The app launched on International Women’s Day together with a beautiful collection of posters from artists around the world, who created them to promote the fight against manterruption.
Here's the thing, though: while fighting for the cause of hearing the female perspective equally in all matters of business, government, and life is definitely worthwhile, blaming it all on interrupting men doesn’t seem fair. Because it is not just men who interrupt women, women do it too. As a matter of fact, a study done in a tech company showed that 87% of the time that women interrupt, they are interrupting other women.
There are also other dynamics at play, for example, seniority. It is still more likely that men will hold a more senior position in a professional environment and, generally, people with a higher rank tend to interrupt more and be interrupted less. In that same study, it turned out that when women hold more senior positions they also tend to interrupt more men and women.
Hearing the voices and perspectives of both genders equally is incredibly important, but we should make sure we are addressing the right root causes and are not antagonizing those who need to be on the same side for progress to be made.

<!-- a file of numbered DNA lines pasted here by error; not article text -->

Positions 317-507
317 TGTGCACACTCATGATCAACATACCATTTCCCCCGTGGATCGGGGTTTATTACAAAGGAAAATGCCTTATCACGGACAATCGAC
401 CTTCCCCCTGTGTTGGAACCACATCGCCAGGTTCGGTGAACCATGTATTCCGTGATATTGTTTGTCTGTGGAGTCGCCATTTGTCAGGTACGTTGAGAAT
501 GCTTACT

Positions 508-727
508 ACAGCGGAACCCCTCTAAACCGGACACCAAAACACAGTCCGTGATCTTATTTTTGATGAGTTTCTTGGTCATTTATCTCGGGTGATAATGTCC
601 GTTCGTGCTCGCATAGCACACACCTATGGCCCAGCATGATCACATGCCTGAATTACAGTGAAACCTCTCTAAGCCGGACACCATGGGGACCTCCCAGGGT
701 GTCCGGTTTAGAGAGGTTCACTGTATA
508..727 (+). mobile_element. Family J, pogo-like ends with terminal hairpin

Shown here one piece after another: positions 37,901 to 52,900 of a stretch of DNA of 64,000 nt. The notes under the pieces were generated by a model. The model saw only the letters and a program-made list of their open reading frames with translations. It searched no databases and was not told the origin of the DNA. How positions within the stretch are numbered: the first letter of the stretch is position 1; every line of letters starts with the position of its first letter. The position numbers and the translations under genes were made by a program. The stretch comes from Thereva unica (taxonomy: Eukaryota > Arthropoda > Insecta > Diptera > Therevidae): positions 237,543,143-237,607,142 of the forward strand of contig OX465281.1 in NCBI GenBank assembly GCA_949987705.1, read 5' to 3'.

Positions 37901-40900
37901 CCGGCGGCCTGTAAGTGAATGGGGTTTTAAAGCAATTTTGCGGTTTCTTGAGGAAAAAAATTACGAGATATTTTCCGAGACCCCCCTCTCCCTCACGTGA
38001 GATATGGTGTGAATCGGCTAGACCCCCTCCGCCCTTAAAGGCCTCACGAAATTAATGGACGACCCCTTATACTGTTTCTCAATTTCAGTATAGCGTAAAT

Photos: Woman Interrupted App
Ever since we've had the technology, we've looked to the stars in search of alien life. It's assumed that we're looking because we want to find other life in the universe, but what if we're looking to make sure there isn't any?
Here's an equation, and a rather distressing one at that: N = R* × fP × ne × f1 × fi × fc × L. It's the Drake equation, and it describes the number of alien civilizations in our galaxy with whom we might be able to communicate. Its terms correspond to values such as the fraction of stars with planets, the fraction of planets on which life could emerge, the fraction of planets that can support intelligent life, and so on. Using conservative estimates, the minimum result of this equation is 20. There ought to be 20 intelligent alien civilizations in the Milky Way that we can contact and who can contact us. But there aren't any.